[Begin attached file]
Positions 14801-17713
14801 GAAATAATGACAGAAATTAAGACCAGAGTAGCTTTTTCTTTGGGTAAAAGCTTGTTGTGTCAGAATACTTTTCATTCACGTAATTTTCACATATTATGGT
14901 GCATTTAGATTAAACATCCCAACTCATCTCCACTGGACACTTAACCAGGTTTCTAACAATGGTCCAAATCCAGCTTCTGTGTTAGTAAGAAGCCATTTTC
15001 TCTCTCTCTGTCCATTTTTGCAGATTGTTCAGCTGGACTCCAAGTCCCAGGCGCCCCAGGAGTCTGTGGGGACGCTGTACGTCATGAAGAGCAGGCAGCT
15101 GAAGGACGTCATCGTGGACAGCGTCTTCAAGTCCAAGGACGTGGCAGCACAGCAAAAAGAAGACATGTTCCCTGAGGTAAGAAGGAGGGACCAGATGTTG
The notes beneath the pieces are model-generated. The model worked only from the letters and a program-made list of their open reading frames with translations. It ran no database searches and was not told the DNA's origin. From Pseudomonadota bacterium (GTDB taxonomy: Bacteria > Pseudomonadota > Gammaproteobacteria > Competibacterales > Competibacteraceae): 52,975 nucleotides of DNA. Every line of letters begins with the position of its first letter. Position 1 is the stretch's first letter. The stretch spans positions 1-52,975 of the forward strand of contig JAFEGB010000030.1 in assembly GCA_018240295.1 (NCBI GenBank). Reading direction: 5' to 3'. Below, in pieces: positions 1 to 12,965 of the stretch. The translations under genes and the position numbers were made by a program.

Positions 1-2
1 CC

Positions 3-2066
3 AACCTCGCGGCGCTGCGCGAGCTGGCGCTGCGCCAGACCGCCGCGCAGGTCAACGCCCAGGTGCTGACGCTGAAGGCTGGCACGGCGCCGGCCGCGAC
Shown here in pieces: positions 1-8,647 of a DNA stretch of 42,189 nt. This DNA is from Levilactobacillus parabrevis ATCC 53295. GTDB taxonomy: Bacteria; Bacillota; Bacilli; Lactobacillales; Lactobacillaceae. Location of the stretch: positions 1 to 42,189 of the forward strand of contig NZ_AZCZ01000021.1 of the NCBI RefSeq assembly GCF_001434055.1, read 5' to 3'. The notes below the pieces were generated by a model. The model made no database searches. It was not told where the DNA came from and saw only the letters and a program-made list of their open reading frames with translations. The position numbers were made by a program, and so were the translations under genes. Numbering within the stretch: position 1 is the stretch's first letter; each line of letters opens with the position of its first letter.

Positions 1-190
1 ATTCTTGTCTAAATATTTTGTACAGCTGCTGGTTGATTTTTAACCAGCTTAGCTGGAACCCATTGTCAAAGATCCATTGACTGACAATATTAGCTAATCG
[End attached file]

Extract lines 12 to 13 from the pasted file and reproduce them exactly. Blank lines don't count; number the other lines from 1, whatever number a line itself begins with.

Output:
Positions 1-190
1 ATTCTTGTCTAAATATTTTGTACAGCTGCTGGTTGATTTTTAACCAGCTTAGCTGGAACCCATTGTCAAAGATCCATTGACTGACAATATTAGCTAATCG